We next assessed the prediction that action relatedness would predict Th+A choices in patients with relatively intact action knowledge but not in patients with impaired action knowledge. Using a median split on SemGR scores, patients were divided into high SemGR and low SemGR groups. Two separate 3-step regression analyses of the Th+A vs. Th-A triads were then performed on the data from the high SemGR group and the data from the low SemGR group, similar to the regressions performed on Anterior and Posterior groups. As shown in Table 5, for the high SemGR group, comparisons of Step 2 (containing Category and Event rating differences) and Step 3 (containing Action rating differences) showed a trend toward significant improvement in predicting responses. No such similar trend was evident in the Low SemGR group [High group: R2 change = 0.14; F(1, 17) = 3.26, p = 0.09; Low group: R2 change < 0.001; F(1, 17) = 0.002, p = 0.97].

TABLE 5
www.frontiersin.org

Table 5. Coefficients for Step 3 for Th+A vs. Th-A triads; groups defined by semantic gesture recognition scores.

Discussion

Experiment 2 demonstrated that action relatedness was not a significant component of the structure of object similarity relations for participants with lesions to left inferior parietal and posterior temporal cortex. In contrast, action relatedness tended to be used by patients whose lesions spared this region, much as it was by healthy controls. A similar pattern was also observed when patients were divided into groups based on tests of complex action knowledge: patients with deficits in semantic gesture knowledge clearly did not use action in their similarity judgments (p = 0.97), much unlike the trend in patients without action deficits (p = 0.09), or healthy controls. The data indicate that when action knowledge is weakened or difficult to access, the tendency to appreciate associations between objects having a thematic relationship based in action is accordingly weakened. Although a burgeoning literature is concerned with the role of action in object knowledge (e.g., Kiefer et al., 2007; Bub et al., 2008; Van Elk et al., 2009; Buxbaum and Kalénine, 2010; Peelen and Caramazza, 2012), to our knowledge, this is the first demonstration that the status of action knowledge may influence assessment of the relatedness of multiple objects.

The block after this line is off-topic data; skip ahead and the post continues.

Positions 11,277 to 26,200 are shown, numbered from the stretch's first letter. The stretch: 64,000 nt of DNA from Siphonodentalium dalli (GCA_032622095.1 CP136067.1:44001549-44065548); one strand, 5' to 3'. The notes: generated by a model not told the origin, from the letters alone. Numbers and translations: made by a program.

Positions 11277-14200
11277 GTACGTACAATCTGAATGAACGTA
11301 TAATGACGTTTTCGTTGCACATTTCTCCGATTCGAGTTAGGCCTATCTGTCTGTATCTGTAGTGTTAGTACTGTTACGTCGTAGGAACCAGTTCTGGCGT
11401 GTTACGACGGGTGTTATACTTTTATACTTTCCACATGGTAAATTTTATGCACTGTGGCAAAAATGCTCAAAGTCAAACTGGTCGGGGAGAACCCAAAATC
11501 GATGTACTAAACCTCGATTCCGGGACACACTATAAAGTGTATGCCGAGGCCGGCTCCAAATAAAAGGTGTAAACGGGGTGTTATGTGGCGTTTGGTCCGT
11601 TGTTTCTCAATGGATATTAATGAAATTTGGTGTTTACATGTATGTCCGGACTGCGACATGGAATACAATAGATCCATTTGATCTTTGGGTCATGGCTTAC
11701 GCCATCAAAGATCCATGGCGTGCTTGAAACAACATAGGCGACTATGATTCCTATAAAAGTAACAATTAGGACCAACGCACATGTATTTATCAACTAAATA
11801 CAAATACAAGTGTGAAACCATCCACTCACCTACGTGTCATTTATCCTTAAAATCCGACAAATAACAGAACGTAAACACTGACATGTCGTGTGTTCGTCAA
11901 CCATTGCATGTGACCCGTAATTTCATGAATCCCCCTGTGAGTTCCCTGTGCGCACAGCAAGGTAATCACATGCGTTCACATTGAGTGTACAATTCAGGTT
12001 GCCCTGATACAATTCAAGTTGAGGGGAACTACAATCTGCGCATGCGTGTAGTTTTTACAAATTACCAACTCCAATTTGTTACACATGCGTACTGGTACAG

In the General Discussion, we will further explore these and other aspects of the data.

General Discussion